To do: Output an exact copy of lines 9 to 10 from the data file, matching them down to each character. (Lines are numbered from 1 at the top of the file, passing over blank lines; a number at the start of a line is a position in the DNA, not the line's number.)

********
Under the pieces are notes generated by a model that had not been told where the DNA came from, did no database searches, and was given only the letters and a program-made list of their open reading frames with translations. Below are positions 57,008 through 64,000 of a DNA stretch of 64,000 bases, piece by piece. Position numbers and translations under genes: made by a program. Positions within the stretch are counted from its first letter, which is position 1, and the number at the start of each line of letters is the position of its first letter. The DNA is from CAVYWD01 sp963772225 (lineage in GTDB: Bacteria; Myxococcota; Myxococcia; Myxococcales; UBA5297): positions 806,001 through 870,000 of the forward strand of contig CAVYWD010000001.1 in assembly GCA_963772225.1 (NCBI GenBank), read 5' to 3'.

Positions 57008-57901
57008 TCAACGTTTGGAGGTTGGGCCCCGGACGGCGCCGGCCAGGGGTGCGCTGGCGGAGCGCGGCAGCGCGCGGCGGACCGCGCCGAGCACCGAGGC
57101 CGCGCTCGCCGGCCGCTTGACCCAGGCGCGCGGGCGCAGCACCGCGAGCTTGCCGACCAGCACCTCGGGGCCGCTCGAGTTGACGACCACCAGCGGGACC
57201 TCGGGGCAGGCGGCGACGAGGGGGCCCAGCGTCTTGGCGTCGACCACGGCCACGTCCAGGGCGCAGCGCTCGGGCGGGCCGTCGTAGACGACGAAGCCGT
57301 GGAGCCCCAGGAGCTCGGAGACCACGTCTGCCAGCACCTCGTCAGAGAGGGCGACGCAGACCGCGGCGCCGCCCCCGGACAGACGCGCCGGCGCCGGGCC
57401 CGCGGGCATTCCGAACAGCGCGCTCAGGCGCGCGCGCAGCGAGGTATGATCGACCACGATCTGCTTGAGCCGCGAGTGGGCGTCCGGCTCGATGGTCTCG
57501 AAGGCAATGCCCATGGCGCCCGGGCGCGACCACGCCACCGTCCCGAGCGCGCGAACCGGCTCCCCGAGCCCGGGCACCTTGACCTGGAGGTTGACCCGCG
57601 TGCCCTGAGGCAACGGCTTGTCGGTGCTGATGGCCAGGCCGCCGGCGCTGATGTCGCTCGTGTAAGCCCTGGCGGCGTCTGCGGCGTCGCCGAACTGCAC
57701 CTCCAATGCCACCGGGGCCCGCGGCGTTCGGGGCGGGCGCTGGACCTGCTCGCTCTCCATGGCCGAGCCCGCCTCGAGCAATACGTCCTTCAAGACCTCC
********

57601 TGCCCTGAGGCAACGGCTTGTCGGTGCTGATGGCCAGGCCGCCGGCGCTGATGTCGCTCGTGTAAGCCCTGGCGGCGTCTGCGGCGTCGCCGAACTGCAC
57701 CTCCAATGCCACCGGGGCCCGCGGCGTTCGGGGCGGGCGCTGGACCTGCTCGCTCTCCATGGCCGAGCCCGCCTCGAGCAATACGTCCTTCAAGACCTCC